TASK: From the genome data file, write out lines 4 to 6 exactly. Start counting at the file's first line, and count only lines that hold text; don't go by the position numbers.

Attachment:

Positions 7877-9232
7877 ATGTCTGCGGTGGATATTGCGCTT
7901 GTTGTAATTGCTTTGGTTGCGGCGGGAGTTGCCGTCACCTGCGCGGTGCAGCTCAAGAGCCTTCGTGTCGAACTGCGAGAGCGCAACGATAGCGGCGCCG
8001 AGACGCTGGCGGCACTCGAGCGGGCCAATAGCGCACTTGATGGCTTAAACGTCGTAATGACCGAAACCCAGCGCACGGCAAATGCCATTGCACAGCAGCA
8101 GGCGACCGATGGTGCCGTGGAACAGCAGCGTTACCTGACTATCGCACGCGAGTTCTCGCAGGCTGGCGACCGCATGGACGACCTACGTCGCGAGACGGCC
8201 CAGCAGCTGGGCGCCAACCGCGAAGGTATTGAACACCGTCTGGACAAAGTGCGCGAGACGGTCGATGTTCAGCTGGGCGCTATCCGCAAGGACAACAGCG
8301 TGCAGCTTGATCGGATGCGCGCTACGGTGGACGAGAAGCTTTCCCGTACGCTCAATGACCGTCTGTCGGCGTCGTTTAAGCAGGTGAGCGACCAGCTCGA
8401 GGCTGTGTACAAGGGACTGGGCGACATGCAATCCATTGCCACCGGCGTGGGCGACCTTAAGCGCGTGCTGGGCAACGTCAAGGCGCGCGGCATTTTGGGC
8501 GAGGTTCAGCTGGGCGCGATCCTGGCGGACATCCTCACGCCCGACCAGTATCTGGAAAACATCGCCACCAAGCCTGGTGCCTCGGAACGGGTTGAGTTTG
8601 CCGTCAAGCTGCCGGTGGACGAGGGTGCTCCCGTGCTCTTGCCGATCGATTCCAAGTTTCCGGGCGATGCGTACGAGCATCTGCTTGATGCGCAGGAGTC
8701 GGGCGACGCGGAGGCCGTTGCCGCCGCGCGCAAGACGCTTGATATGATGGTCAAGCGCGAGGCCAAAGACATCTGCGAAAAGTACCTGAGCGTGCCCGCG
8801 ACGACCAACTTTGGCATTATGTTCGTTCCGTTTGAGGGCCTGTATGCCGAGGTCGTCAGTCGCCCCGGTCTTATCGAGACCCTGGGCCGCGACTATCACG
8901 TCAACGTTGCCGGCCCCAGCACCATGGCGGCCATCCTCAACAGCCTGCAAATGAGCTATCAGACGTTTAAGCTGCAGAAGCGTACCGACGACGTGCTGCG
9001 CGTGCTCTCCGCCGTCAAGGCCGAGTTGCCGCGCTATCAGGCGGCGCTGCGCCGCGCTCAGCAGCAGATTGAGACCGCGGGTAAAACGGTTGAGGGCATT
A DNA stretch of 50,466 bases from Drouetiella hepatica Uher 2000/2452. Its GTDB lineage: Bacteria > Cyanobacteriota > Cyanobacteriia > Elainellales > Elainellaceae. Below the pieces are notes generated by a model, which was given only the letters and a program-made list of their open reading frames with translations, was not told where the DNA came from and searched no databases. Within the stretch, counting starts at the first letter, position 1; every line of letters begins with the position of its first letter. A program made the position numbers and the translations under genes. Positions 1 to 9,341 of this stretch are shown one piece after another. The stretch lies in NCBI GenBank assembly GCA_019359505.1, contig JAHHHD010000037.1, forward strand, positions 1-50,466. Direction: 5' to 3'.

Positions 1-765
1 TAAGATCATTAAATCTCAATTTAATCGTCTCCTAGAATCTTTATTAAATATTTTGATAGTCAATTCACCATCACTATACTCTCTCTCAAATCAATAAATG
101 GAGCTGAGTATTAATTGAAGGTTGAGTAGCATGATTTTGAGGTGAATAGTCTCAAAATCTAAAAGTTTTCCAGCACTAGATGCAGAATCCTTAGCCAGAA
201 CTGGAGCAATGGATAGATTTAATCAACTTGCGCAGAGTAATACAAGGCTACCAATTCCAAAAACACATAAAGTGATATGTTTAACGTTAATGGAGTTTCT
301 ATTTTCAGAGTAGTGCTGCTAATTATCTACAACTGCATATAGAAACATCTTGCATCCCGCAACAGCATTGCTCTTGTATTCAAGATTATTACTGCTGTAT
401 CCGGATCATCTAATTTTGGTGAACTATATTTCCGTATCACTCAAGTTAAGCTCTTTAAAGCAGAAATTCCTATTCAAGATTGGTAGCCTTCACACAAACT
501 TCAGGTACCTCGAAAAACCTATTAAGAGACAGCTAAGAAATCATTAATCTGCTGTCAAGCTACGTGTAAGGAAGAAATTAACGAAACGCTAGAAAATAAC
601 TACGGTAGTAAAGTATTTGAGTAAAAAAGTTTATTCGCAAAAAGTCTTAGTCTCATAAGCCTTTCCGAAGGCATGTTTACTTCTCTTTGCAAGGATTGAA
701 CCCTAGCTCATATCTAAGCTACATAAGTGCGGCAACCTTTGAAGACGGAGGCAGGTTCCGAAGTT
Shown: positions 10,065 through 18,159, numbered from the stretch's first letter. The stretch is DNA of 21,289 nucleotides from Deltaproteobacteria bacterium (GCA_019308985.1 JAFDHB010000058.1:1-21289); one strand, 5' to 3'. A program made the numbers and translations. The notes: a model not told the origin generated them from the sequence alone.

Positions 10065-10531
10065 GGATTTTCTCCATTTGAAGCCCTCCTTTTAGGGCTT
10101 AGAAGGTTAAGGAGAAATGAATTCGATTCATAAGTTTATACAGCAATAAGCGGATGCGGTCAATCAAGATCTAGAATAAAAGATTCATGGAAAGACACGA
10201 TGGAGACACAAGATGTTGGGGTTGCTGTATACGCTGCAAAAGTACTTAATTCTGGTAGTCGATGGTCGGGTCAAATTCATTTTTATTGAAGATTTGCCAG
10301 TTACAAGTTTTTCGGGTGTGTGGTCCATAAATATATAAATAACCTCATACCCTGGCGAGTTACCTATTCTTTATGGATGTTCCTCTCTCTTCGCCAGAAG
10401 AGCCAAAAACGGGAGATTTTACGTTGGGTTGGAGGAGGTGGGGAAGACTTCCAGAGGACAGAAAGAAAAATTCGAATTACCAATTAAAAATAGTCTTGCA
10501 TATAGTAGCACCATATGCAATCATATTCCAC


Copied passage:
8001 AGACGCTGGCGGCACTCGAGCGGGCCAATAGCGCACTTGATGGCTTAAACGTCGTAATGACCGAAACCCAGCGCACGGCAAATGCCATTGCACAGCAGCA
8101 GGCGACCGATGGTGCCGTGGAACAGCAGCGTTACCTGACTATCGCACGCGAGTTCTCGCAGGCTGGCGACCGCATGGACGACCTACGTCGCGAGACGGCC
8201 CAGCAGCTGGGCGCCAACCGCGAAGGTATTGAACACCGTCTGGACAAAGTGCGCGAGACGGTCGATGTTCAGCTGGGCGCTATCCGCAAGGACAACAGCG